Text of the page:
The film stars Emma Susrez, Adriana Ugarte, Daniel Grao, Imna Cuesta, Dario Grandinetti, Priscilla Delgado, Rossy De Palma. This film is directed by Pedro Almodovar, it’s his 21st full feature film. It’s been 3 years since his last movie, and his fans have been patiently waiting. He’s known for writing some of the best female characters and dialogue ever written by a man, maybe he was a woman in another life. Whatever he is, his work is pure genius. Can you tell I’m a fan? This is Spain’s Official Selection to the Academy Awards’ Best Foreign Language Film category, and for good reason. Julieta Is proof that Almodovar just keeps getting better with age.
The film opens with the lead character, older Julieta (Played by Emma Suarez) packing up to move to Portugal with her lover Lorenzo (played by Dario Grandinetti). You can tell they love each other as he teases her about throwing away so many books. Later on, a chance meeting on the street by Julieta and a grown up Bea (played by Michelle Jenner) puts Julieta's life in a tailspin. Bea was her daughter Antia's’ best friend when she was a teenager. Bea tells her about her chance encounter with Anita at Lake Cuomo recently. She’s told that her daughter is married with 3 kids and seemed happy and very busy. Julieta is stunned because she has struggled with the uncertainty of what her daughter is doing since she turned 18 and abandoned her mother completely.
This causes Juleta to go back to her apartment and unpack her boxes. She ignores Lorenzo's calls all night. He comes by the next day only to be told she is not moving away with him and wants to be by herself. He sees this as coming out to left field. He knows there is a part of her past she keeps to herself and he never pushed to find out what it was, but he is dumbfounded by her sudden reversal.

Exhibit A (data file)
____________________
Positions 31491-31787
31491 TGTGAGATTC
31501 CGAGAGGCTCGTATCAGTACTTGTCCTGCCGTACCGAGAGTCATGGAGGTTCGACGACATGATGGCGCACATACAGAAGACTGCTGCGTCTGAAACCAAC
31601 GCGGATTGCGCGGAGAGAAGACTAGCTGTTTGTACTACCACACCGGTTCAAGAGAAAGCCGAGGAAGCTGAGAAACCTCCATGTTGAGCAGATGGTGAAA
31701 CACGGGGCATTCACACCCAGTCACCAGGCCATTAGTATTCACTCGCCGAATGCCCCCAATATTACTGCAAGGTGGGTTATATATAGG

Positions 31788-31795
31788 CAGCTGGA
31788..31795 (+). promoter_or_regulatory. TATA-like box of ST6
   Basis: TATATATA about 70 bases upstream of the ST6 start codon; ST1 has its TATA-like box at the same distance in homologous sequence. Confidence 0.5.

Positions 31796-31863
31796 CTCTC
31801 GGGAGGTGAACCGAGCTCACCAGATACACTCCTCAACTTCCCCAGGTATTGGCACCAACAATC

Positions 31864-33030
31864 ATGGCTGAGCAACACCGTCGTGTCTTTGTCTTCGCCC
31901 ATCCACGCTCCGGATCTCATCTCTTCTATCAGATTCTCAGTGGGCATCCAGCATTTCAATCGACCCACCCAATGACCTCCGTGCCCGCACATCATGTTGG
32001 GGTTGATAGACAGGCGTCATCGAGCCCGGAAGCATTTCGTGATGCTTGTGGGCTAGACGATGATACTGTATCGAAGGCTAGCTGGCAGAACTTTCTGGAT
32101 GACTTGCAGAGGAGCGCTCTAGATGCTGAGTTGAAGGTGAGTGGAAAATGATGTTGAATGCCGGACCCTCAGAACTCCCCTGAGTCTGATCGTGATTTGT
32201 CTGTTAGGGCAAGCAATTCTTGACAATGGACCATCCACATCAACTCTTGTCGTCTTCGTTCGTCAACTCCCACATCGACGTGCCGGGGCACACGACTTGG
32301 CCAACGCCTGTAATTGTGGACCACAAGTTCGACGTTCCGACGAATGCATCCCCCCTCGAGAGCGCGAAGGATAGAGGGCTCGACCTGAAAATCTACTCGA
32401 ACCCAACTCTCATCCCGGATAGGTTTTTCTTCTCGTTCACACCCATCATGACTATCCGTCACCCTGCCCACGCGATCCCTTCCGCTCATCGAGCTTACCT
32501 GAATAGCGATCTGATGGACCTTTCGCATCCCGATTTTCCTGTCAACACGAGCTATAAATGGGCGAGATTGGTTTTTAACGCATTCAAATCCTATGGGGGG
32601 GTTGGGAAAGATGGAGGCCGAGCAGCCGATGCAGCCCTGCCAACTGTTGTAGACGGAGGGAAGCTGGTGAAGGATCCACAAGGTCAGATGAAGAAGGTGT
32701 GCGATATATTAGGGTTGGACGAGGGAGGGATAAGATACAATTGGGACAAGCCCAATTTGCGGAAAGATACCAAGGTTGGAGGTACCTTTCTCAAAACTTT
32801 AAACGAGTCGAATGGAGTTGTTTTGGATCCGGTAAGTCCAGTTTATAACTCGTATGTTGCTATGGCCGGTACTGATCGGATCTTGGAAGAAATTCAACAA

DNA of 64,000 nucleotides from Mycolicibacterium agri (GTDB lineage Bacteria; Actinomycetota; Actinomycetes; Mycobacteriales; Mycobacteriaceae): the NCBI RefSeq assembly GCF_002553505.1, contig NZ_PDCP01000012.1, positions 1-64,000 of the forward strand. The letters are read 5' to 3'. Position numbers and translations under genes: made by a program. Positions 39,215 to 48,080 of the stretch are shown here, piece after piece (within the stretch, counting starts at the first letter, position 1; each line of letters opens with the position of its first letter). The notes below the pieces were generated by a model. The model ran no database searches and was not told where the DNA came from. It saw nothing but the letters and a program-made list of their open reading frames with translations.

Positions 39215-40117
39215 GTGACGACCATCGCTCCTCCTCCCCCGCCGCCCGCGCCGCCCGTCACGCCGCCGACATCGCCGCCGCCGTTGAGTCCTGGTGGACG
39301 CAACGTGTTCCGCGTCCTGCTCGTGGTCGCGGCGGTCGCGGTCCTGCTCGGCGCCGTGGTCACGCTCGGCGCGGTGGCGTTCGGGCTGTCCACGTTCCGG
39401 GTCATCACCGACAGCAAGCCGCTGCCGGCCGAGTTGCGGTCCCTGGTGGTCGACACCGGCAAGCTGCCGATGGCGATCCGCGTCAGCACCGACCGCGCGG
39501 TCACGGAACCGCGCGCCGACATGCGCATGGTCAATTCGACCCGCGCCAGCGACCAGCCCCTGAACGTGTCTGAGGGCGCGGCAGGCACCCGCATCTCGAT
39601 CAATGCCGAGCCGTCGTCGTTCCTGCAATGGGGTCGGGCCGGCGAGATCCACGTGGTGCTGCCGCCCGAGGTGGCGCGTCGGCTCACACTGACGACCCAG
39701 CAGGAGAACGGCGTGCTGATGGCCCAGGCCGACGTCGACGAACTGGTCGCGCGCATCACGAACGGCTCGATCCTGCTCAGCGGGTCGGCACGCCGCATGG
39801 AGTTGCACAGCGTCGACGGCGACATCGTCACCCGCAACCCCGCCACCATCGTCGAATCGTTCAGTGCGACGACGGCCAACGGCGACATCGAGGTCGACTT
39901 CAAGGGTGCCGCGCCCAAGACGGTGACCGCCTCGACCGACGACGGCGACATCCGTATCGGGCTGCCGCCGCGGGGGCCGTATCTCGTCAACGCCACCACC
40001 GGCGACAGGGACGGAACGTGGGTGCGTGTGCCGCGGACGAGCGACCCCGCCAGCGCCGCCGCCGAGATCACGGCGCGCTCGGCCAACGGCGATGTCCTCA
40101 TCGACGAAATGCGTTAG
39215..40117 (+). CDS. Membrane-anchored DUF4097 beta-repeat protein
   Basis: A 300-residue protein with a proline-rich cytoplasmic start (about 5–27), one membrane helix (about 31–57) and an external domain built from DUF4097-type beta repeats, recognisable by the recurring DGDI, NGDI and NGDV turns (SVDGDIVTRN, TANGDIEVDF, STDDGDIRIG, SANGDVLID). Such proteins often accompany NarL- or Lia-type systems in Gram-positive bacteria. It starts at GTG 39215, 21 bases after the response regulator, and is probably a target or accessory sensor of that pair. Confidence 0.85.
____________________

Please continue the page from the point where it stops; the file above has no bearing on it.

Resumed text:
It’s at this point that the story takes us to the past by Julieta writing in a journal and telling her daughter the truth of what happened between her and her father and how losing her daughter's affection affected her.
We meet young Julieta (Played by Adriana Ugarte) and how she met the love of her life Xoan (played by Daniel Grao). The time that the movie spends on the train is amazing. You understand why they fall in love and you get to see one of the best sex scenes ever on film. As much as Almodovar knows the hearts and minds of women, he knows how to tell a story of two people connecting in the intimacy of sex. Super hot, and sexy, what more can you say?
The cinematography in this film is classic Almodovar, it seems muted, like looking through sunglasses that have smudgy fingerprints on them and saturated with colors that play on your emotions. I love the way you can tell it’s one of his films from the very start, I like to call it “the 1970’s filter.” it’s the same look and feel of his classic film “Women on the verge of a nervous breakdown.” In anyone else's hands it would come off cheesy, but with him it works.
The film, Julieta, at it’s core is about a mother’s struggle to survive the loss of her husband to death and her daughter to anger. It explores the guilt complexes and emotions that would lead us to abandon the people we love, erasing them from their lives as if they had never existed.
This film is a real gem and if you want to be one of the first to catch it here in Texas you’ll have to see it at it’s exclusive run at the Angelika theater chain. It should be on wide release later on.
Directed by Pedro Almodovar
Written By Pedro Almodovar & Alice Munro
Running time 1hr 39 min
Foreign language drama (Spanish)
Limited release is Jan 20 2017 at Angelika Dallas & Plano